Tonight was a disaster for Pokemon Go. Maybe the servers worked for you, but for myself and many others like me the entire night was a massive chore. After a weekend of relative calm, with only intermittent outages, tonight saw a few hours of problems, with some being major. We’ve all given Pokemon Go a bit of a pass for its server issues, as the game achieved massive popularity much faster than anyone anticipated. But at this point I feel it is safe to say that Pokemon Go server issues are ruining the game.
There’s a few reasons for this, beyond the fact that this is an online only game, making it so that without the servers you simply can’t play it. On top of this is the way the whole thing is setup, with timing and location being so important.
For those of you living in cities, the server problems might not be a huge deal. At any time you’re probably within walking distance of a Pokestop or something else that’s interesting. For those of us in rural or suburban areas though, they are totally detrimental to the Pokemon Go experience.
You see, when I play Pokemon Go it is a planned event. I’m specifically driving out of my way, sometimes upwards of 30 minutes, in order to get to a spot that is prime for Pokemon Go play. Pokestops, Pokemon, and gyms are all rare around me, so I have to do this if I want to stock back up on Pokeballs and other supplies, or do the more interesting things in the game.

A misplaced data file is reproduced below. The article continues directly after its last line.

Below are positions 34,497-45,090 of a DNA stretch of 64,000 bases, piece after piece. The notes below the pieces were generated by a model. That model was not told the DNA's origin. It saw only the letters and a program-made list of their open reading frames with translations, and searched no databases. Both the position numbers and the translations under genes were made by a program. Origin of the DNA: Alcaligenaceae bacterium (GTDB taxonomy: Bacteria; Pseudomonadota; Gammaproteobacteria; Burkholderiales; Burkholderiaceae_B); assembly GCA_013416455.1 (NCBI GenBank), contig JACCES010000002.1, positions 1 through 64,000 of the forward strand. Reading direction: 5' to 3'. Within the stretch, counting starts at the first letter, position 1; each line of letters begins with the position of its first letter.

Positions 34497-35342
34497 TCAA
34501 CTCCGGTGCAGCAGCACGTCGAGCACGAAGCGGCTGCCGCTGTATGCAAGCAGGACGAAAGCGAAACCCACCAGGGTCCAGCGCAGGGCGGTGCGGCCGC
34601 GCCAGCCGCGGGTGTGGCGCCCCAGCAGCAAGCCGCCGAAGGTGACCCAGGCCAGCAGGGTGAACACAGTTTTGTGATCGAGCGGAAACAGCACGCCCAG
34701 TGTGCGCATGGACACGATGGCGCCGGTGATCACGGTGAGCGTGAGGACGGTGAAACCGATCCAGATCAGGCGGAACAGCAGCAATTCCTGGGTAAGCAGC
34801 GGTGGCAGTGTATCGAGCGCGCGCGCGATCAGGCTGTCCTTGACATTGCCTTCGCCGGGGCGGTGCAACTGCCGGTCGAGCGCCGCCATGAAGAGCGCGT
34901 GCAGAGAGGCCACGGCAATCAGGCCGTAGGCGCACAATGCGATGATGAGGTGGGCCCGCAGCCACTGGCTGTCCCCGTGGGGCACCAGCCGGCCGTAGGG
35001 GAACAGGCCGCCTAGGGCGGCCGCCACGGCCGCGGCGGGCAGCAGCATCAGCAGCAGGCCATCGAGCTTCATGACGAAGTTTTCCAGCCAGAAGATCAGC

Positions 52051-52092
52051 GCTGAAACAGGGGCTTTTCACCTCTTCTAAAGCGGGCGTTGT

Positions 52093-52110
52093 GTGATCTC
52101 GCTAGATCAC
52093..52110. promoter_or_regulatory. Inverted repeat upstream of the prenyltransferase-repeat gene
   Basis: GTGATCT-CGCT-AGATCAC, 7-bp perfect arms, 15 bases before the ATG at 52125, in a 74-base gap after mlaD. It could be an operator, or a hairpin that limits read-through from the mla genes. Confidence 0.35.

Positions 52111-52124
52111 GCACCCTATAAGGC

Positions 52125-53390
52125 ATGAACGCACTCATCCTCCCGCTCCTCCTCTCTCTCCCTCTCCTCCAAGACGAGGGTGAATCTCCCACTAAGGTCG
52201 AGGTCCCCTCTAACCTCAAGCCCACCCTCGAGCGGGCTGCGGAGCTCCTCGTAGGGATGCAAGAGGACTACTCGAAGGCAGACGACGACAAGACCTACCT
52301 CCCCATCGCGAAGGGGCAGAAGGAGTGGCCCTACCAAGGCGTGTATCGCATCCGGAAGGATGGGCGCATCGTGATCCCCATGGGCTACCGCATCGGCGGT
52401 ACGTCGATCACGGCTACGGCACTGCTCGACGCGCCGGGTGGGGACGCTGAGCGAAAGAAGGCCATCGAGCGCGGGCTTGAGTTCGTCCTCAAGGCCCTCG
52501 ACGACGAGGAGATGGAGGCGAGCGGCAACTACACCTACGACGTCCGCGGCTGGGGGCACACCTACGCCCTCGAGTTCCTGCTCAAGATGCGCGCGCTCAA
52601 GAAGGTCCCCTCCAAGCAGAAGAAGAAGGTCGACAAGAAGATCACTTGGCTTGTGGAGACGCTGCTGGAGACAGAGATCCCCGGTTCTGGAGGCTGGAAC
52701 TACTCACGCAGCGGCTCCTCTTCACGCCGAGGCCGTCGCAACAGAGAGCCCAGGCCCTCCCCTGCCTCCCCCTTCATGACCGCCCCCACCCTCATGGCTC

The problem is that, at least tonight and a few times before now, once I got there I was unable to do what I drove there for. Namely, play Pokemon Go. Pokestops spun but yielded no items, Pokemon spawned but the game froze, or I was just totally locked out from logging in. This went on for a couple of hours (I took a break for dinner) before I gave up and went home.
This isn’t the first time this has happened, and I’m not the only one this has happened to. The internet is full of complaints from players about the Pokemon Go server issues. And there’s some things that make this even worse.
Pokemon Go is a free-to-play game, meaning you can spend real money purchasing items for use in it. Pokeballs, Lucky Eggs, and Lures are some of the most popular. Now, I personally haven’t bought any of these, though I did spend some money on the game. But imagine that you did plunk down some real cash on a Lure only to have the game lock you and your friends out for the 30 minutes for which it was active.
We’ll have to see if Nintendo and Niantic are ready for the complaints, hopefully with refund in hand. If they aren’t then I’d imagine a class action lawsuit will be prepared by the time Pokemon Go actually gets more stable.
What’s even more troubling is that there has been very little communication on this topic, with some short statements about getting more servers running. We are now a few days into this though, and while things have gotten better, even when the servers seem relatively stable the game has problems.
Gyms are almost completely broken, Pokestops are a crapshoot, and Pokemon can appear and disappear almost at a whim. And all of this is when most Pokemon Go players would say that the game is running well.
It seems obvious that Pokemon Go was not ready for its launch, and we’re already hearing talk of the delayed worldwide push going forward soon. Hopefully Nintendo and Niantic rethink this strategy, or take some of that $1.5+ million they are making each day and toss it at a server hosting company. They’ve caught lightning in a bottle here, but that bottle is starting to get pretty cracked. Hopefully this wonderful game isn’t ruined by what shouldn’t have been a problem in the first place.
- This article was updated on:March 8th, 2018